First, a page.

And, like all adorable kids,
Spider grew up....


Ash had tri-colored twins.
We kept the little girl, Audrey.
(Tawdry Audrey)

Today, Audrey looks like this...

I often get the question...
"Could you house train a goat and keep it inside?"

The answer to that would definitely be
NO!

Unlike dogs, who search out a location to do their business
and then perform that deed;
goats, on the other hand just perform the deed as they go...


dropping goat berries everywhere they walk.

This is especially evident in the winter time,
as they leave well marked trails through the snow.
Funny, they always use the same trails...
which become darker and darker as the weeks after a snowfall pass.


Goat berries are good fertilizer and don't need to be cleaned up.
Thankfully, because I cannot imagine what a manure rake
for goat berries would look like.
Perhaps like a huge comb.

They also make wonderful houseplant fertilizer 
and have next to no odor.
I would be happy to send you a box if you desire....
(kidding!.....not sure if the Post Office would consider that a hazardous substance!)

PS....a few of you expressed the desire to see more photos of our 200+ year old log cabin.  I have a few that I took during the summer months. You will find these photos on the sidebar to the right in a slideshow.

 There are two rooms on the first floor and stairs to the second floor.

Two bedrooms are on the second floor with stairs to an attic above.  It looks as though there might have been a porch with a roof at one time, however that no longer exists.  This house sits on top of a spring...hence the slatted door on the ground level.  The spring drains out beneath this slatted door and down to our pond. 

This area was heavily populated with Native Americans in the days in which this house was built.  Having the house on top of a spring gave the settlers the ability to drop a bucket to the cellar to get their water, without having to go outside and risk contact with hostiles.
We have had the house shirred up and re-chinked a few times in order to preserve it.
Amazingly, without plumbing and just rudimentary electricity, this little cabin was inhabited until the mid 60's!
I would love to turn it into a little colonial tea house, but we are too rural to attract enough clientele.
For now, it provides a bit of storage space and is a picturesque landmark.

Monday, January 24, 2011

Shivering

I am shivering.
We are in the midst of an Arctic blast, here in central PA.
It was 5 degrees while we did morning chores this past weekend.
(It is -2 degrees this morning!)
Our 200+ year old log cabin (uninhabited) as seen from the orchard.

Remember how I said I love cold weather???
I might be re-thinking that statement right now.
There are limits to my cold tolerance!

So, while we dress in layers...under armor, wool sweater, down vest,
snow pants, jacket, fur-lined bomber hat and boots in order to survive...
the animals seem to tolerate the cold just fine.

Jenn and the Nigerians, Dr. Becky's log home in the background.
The chickens are much less active and spend most 
of their time in their coops.
(I have not seen the Roos out in days!)


The guineas hunker down together on the fence.
Puffing up their feathers keeps an warmed air pocket close to their 
bodies as insulation.  Sitting on their legs keeps that part of them warm.
Shivering helps to generate body heat for short periods of time.

Only three of our guineas (from 2 summers ago) survived.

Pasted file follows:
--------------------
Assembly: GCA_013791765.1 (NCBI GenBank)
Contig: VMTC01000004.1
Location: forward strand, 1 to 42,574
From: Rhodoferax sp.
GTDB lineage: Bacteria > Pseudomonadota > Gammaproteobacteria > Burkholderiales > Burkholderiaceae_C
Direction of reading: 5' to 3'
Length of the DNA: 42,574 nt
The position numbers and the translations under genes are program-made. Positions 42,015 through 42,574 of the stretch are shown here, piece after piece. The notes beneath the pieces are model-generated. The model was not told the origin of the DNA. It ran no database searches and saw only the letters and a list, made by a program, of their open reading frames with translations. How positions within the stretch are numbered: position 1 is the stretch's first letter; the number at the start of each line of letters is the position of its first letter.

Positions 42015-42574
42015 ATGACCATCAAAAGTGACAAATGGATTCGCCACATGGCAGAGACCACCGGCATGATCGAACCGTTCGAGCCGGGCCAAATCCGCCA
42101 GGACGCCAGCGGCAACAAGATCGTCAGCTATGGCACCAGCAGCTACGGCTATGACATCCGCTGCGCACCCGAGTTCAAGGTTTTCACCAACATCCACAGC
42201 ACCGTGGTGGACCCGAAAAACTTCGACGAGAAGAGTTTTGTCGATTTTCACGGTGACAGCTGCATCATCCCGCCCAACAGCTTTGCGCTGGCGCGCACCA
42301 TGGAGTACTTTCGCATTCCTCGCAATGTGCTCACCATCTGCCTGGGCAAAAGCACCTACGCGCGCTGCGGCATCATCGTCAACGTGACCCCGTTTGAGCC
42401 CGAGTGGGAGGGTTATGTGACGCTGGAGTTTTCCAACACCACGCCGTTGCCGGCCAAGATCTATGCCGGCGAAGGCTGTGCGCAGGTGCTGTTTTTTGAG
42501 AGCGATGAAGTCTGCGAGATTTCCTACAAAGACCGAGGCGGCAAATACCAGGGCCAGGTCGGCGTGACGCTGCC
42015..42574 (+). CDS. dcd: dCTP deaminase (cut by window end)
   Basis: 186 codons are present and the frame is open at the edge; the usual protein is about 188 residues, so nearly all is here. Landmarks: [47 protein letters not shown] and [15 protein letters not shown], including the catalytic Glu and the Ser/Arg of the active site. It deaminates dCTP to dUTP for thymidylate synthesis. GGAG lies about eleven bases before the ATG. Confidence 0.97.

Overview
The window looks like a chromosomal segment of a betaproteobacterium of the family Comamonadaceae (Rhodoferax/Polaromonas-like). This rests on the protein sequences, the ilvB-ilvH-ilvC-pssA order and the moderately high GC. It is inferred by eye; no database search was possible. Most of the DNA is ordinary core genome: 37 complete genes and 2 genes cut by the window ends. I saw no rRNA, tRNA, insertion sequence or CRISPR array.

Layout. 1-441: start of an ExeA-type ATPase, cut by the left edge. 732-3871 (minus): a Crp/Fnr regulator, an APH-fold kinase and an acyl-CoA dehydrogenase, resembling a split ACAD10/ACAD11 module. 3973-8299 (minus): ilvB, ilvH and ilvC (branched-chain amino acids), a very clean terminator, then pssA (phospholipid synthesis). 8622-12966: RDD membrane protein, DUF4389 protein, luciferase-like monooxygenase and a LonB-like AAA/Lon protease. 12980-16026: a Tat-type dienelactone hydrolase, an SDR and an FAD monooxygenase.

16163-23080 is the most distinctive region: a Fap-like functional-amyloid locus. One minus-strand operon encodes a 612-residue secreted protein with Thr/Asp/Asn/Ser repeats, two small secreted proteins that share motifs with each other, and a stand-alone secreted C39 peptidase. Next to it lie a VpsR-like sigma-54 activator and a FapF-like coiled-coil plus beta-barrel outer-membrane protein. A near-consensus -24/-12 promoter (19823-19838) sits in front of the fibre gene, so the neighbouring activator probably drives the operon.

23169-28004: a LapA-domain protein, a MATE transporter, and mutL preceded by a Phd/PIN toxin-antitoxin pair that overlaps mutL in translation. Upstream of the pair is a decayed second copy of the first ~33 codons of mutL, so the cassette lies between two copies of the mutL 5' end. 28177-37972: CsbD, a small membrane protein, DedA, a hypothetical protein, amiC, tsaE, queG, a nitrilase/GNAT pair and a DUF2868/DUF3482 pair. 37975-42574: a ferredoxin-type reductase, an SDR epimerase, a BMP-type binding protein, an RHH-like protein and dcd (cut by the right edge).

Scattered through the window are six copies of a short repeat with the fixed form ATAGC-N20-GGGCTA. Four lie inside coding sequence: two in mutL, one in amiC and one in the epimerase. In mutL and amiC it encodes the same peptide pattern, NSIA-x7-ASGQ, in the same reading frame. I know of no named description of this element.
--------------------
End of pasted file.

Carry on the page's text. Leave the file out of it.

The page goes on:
The turkeys' activity is always the same...
that same old courting ritual goes on every day,
regardless of the weather.
The boys, always trying to impress "Edith".

The horses maintain their warmth with a thick, furry coat.H
aving hay available to them at all times is their bestdefense against the cold.  The digestion of the fiber in hay(fermentation) provides the most heat of any bodily function.

Oakely and Sam still accompany me for chore time.
They generate plenty of body heat while running.

Maddie (our Newfie) on the other hand prefers to stay out all of the time.
She comes in the house to eat and asks to be let right out again.
A thick double coat keeps her well insulated against the cold.


As for the ducks on the pond...
they seem to be weathering the winter just fine,
in the tiny, unfrozen pool in the center of the pond.

Duck Jacuzzi
If it weren't for Hubbs' aerators, the pond would be frozen solid.

The amazing, shrinking pond.
At the end of the day,
I drag my shivering self back into a toasty warm house and hunker down;
Remembering.....to every thing there is a season.
Wishing for Spring would only make time move faster than
it already does.
So, for now I will add a few more layers and enjoy each day as it unfolds...cold and snow and winds that blow....Spring will be here soon enough.

By the way, a warm tubby always helps to chase away the winter chill!




Friday, January 21, 2011

This and That

I thought I would share a sweet moment from yesterday morning.
I arrived at the barn about 45 minutes before the sun rose...
such a peaceful time.

I know, you are going to remind me that Thursdays are my day off.
Unfortunately, my favorite "barn" hand, Jim, had shoulder
surgery and will have a few months of rehab before he will be ready 
for farm chores.
As for me, it's ok, cause I never mind coming out to do the chores.

Besides, watching the sun rise always starts my day out right!

So, there I was....
cleaning manure from the Bigs' dry lot, watching a ribbon of orange
scatter along the horizon.

I positioned myself for a picture,
only to look down and see this sight....

my two little buddies were sticking their noses through the fence
enticing me to give them each a kiss...

which I did.
Wanna know a secret?
I kiss my animals.
Alot.
OK, well not the chickens,
and certainly not the stinky bucks who pee on their beards.
But, the horses?

Their noses get covered with smooches throughout the day.

Well, the rest of the day went as planned...
no escapes, no excitement.

I did want to share one more thing with you, though.

Do you remember that 12+ foot Christmas tree that was in our living room?

Well, you might remember that I said Hubbs had to use a 
chainsaw and cut it into thirds to get it back outside again.

I thought I would show you what it looks like now....



Naked.
That is how committed we are to recycling.
Nothing goes to waste.
You see, each January our goats are treated to one of their
favorite snacks...... evergreen trees.

That's right, they spend the month of January
eating every remaining needle.
The trunks will be placed on the outdoor fire pit wood pile
for use in a future bonfire....
perhaps it will be fuel for a bonfire supper.

Oh, and by the way....
a denuded pine tree makes an excellent scratching post.
Just ask our goats.